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Popular Clifton high street to be pedestrianised in new trial

Popular Clifton high street to be pedestrianised in new trial

A small section of popular high street Princess Victoria Street, in Clifton, is to be pedestrianised next week as part of work to deliver cleaner air and make walking and cycling easier.

13 August 2021

The road will be closed to motorists from 11am to 5pm every day, including weekends, between Waterloo Road and Regent Street in response to a recent survey that showed local support for reducing traffic in Clifton Village.

Planters, outdoor seating, cycle parking, and ramps for wheelchairs and pushchairs will be installed as part of the scheme, which has been requested by the Clifton ward councillors in response to the survey feedback.

The scheme will reduce rat-running, through traffic on the road, allow businesses to trade outdoors, improve walking and cycling journeys and provide people with more places to stop and rest.

Mayor Marvin Rees said: “We are committed to delivering more liveable neighbourhoods with less traffic congestion and pollution, so I am pleased to back the request of the Clifton councillors to trial pedestrianisation on part of Princess Victoria Street. It is clear the local community want to see less traffic on their roads, to breathe cleaner air, and to feel safer when travelling on foot or by bike. We must take bold action if we are to deliver on these priorities. This trial will form part of work to help us meet our ambitious air quality and climate commitments, alongside the Clean Air Zone and plans for a mass transit public transport system on over and underground lines. Our recent pedestrianisation schemes on Cotham Hill, King Street and in the Old City have proved to be very popular, and I hope to see the same benefits as we trial this scheme on Princess Victoria Street. I urge everyone to visit Clifton Village, enjoy the new shared space for pedestrians and cyclists, and support our local highstreets as we rebuild from the pandemic.”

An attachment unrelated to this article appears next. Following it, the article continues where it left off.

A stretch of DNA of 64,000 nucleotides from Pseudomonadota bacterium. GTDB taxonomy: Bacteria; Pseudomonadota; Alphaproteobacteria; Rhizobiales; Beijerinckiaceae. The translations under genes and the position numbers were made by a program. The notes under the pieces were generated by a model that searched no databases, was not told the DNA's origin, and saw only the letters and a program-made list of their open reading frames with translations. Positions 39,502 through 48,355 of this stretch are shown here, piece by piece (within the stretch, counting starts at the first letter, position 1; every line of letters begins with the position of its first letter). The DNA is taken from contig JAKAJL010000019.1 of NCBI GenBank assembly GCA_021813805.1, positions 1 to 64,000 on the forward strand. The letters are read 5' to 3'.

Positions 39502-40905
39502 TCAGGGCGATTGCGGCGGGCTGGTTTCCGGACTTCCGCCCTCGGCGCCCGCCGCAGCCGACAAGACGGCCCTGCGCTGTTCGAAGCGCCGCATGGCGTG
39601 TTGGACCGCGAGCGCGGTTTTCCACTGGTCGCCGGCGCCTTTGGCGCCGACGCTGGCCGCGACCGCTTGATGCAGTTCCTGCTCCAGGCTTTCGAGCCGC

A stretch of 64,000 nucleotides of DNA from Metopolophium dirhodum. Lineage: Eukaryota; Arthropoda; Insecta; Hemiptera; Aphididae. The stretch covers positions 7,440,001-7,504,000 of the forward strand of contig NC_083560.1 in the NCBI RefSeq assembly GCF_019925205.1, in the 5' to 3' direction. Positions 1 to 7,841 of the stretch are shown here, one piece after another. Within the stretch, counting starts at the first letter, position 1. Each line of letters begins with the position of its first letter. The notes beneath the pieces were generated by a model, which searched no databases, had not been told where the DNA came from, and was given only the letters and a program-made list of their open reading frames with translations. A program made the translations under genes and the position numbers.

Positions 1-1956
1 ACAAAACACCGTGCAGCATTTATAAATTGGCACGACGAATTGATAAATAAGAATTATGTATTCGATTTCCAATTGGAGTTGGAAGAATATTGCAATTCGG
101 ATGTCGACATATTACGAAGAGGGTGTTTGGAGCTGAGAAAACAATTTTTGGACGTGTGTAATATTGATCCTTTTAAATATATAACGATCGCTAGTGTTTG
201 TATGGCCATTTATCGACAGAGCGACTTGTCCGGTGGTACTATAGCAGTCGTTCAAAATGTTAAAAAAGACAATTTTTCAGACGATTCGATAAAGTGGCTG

The timed closure is being implemented on Saturday 21 August using an Experimental Traffic Regulation Order that can be in place for a maximum of 18 months. During the first six months, people will have the chance to make comments on the proposals.

The affected area will also be closed from Monday 16 August to Friday 20 August to allow for installation of the pedestrianisation scheme. Officers will be on the ground to arrange access for businesses for deliveries and loading.

Cllr Paula O’Rourke and and Cllr Katy Grant, Clifton ward members, said: “I believe that limiting through-traffic on Princess Victoria Street, between 11am and 5pm every day, will give residents and visitors the space to shop at leisure. When the street is car-free, it will be a cleaner and safer place for community use. This change will make Clifton even more vibrant and exciting. As it is being done as an experiment, we can continue to consult with the community and monitor if traffic is displaced and amend if needed. I really welcome this improvement to this short section of the street.”

Lockable bollards will be used to block the road between Waterloo Street and Regent Street from 11am to 5pm. Motorists will be able to access the rest of Princess Victoria Street via Sion Hill.

Parking will be removed in pedestrianised zone to enable outdoor trading and the installation of outdoor facilities. Double yellow lines will also be installed between the Mall and Waterloo Street to ensure safety for all users.

The one-way system between the Mall and Regent Street will also be reversed to enable the scheme. This means traffic will travel eastbound, towards Regent Street, when the road is open to motorists between 5pm and 11am.

Cllr Don Alexander, Cabinet Member for Transport, said: “Pedestrianisation on a section of Princess Victoria Street is being introduced in response to suggestions from local people to help make sustainable transport options easier. The views of the community will continue to be of utmost importance as we monitor the trial closure. Consultation will be open for the first six months of the experiment so please do get involved and have your say if you have any views or suggestions. I look forward to seeing the scheme in place and to working with the Clifton councillors and the local community to ensure it is working for the benefit of everyone.”

The council will be closely monitoring the impacts of the scheme, including traffic levels on adjacent and alternative roads, and changes to walking and cycling levels in the area.

The consultation will be open for comments for six months starting Saturday 21 August on the council’s Traffic Regulation Orders webpage.

Anyone with enquiries can contact transport.engagement@bristol.gov.uk or call 0117 903 6449.

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